CPI The Lebanese Center for Public Information
PARTICIPATIVE
GOVERNANCE
PARTICIPATIVE GOVERNANCE
22. Why
budgeting ?


    Why Are Budgets Important?
    http://www.internationalbudget.org/getting-started/why-are-budgets-important/

    The budget is governments’ most important economic policy tool.

    Public budgets translate a government’s policies, political commitments,
    and goals into decisions on how much revenue to raise, how it plans to
    raise it, and how to use these funds to meet the country’s competing
    needs, from bolstering security to improving health care to alleviating
    poverty.

    A budget system that functions well is crucial to developing sustainable
    fiscal policies and economic growth.

    In many countries, economic problems are exacerbated by weak
    budget systems and faulty budget choices. Given its wide-ranging
    implications for a country’s people, the budget should be the subject of
    significant scrutiny and debate.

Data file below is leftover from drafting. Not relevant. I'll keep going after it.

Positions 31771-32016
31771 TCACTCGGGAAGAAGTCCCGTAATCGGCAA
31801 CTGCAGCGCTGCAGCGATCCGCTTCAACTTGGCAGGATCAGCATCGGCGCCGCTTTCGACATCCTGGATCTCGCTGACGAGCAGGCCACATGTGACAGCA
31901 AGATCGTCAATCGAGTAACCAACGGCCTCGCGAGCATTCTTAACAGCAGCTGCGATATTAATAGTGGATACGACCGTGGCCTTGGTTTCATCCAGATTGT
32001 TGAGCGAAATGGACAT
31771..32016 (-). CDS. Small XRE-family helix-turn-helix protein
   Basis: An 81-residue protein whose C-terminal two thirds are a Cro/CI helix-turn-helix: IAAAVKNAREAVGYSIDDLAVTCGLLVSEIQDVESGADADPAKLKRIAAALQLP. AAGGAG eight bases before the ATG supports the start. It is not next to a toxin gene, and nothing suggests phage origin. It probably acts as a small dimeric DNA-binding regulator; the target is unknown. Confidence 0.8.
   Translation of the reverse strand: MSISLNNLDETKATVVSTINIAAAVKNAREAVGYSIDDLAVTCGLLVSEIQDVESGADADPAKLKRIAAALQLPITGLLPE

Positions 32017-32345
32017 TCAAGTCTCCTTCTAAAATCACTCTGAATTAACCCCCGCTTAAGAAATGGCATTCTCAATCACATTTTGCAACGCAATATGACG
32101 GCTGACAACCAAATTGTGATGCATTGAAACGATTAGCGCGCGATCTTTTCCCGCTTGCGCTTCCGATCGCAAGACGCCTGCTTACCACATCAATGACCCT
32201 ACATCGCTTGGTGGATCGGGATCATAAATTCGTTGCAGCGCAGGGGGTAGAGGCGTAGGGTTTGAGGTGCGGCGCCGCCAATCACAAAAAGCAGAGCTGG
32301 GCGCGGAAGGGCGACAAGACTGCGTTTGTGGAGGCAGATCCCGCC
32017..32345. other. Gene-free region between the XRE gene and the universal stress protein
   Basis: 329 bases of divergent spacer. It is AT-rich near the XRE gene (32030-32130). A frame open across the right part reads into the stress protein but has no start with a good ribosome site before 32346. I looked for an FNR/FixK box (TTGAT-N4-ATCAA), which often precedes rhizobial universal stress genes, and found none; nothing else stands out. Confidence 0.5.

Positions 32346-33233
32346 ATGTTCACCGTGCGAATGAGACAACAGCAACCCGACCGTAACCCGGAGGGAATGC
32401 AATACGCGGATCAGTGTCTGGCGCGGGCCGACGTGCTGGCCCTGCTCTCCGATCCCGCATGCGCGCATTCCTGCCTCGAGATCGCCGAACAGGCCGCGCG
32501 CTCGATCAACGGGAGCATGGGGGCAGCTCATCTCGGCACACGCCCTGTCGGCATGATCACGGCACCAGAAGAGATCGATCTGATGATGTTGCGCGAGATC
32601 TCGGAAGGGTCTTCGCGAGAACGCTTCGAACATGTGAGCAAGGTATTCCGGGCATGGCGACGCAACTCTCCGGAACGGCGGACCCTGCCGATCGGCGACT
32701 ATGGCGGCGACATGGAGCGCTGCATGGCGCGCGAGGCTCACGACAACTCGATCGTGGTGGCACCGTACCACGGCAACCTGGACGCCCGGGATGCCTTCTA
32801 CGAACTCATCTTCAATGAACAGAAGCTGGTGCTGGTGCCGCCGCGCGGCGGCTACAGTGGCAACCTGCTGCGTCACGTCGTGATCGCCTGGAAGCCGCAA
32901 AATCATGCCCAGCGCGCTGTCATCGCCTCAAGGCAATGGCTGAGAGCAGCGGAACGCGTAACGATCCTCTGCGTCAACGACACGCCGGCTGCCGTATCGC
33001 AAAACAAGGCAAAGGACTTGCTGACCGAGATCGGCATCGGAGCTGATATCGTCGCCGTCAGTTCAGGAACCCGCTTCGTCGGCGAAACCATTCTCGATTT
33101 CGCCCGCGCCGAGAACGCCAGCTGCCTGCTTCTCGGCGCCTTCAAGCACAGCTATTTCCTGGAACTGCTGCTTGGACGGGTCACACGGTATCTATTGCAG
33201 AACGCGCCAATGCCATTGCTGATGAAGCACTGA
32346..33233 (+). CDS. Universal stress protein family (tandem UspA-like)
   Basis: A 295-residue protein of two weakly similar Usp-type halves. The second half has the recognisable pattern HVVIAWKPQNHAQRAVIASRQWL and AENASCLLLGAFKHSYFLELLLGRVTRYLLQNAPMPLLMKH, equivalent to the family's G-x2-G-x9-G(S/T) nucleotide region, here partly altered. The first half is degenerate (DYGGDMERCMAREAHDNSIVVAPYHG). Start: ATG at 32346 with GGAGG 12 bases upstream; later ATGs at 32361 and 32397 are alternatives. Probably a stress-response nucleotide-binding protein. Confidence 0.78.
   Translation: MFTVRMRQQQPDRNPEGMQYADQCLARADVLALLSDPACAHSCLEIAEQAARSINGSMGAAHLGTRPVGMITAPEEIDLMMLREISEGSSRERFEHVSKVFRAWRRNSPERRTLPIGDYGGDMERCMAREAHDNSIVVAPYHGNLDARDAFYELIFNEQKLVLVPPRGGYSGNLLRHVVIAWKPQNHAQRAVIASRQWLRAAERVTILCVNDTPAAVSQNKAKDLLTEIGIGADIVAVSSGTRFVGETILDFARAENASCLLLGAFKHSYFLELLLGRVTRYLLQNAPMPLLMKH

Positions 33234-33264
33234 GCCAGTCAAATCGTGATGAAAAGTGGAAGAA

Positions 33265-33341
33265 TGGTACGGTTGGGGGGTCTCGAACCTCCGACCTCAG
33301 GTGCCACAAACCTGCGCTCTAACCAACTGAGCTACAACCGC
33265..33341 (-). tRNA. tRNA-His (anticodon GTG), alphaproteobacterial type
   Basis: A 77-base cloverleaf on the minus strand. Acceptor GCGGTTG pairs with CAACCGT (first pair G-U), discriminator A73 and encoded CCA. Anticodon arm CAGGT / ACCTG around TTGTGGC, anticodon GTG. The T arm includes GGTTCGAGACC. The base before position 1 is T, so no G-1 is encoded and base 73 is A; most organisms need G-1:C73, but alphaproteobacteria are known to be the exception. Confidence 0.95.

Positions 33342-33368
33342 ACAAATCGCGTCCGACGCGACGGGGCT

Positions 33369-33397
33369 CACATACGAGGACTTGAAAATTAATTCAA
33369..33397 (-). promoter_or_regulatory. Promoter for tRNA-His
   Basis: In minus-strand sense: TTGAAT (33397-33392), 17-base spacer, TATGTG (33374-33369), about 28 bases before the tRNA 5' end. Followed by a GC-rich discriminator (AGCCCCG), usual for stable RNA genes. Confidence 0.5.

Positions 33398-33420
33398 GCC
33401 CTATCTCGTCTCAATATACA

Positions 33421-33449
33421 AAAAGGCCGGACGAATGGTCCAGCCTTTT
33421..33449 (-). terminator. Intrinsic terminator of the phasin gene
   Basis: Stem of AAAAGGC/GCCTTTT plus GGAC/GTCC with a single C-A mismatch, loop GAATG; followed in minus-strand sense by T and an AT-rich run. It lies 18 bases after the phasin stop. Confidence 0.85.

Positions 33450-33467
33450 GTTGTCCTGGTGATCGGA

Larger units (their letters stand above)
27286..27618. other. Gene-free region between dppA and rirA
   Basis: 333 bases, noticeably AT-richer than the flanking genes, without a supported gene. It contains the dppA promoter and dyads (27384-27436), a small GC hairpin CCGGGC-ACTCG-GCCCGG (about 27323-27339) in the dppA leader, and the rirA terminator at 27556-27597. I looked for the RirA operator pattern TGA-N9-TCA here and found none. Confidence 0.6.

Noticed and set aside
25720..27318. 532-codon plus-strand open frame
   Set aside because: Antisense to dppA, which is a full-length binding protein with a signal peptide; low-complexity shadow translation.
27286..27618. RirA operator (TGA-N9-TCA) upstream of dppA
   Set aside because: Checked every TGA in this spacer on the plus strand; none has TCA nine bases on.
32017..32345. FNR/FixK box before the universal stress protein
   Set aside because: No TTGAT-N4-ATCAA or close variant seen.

While a government’s budget directly or indirectly affects the lives of
    every one of its citizens, it can have the greatest impact on certain
    groups, such as the elderly, children, the poor, rural residents, and
    minorities.

    The well being and prospects of these people can hinge greatly upon
    government decisions on raising and spending money.

    Budget cuts tend to have the greatest impact on programs that benefit
    the poor and vulnerable, as other items, such as interest on the debt,
    the public-sector wage bill, or military expenditures, are more likely to
    have first claim on scarce funds.

    Moreover, even when funds have been allocated to specific programs—
    whether for minorities, children, or the disabled—weak expenditure and
    program management can result in funds never reaching the intended
    beneficiaries.

    The lack of political power among these marginalized people to hold
    their government accountable is another factor in poor budget
    execution (i.e., after the budget is passed, how money is actually raised
    and spent).

    It is critical for civil society organizations to engage in all stages in the
    budget cycle not only because they can contribute valuable technical
    skills to the process but they also have connections with the community
    that enable them to bring critical information about the public’s needs
    and priorities to budget debates.

    In addition to representing the concerns of marginalized people, civil
    society can strengthen and support the ability of the poor and most
    vulnerable to participate in the budget process and advocate for
    themselves.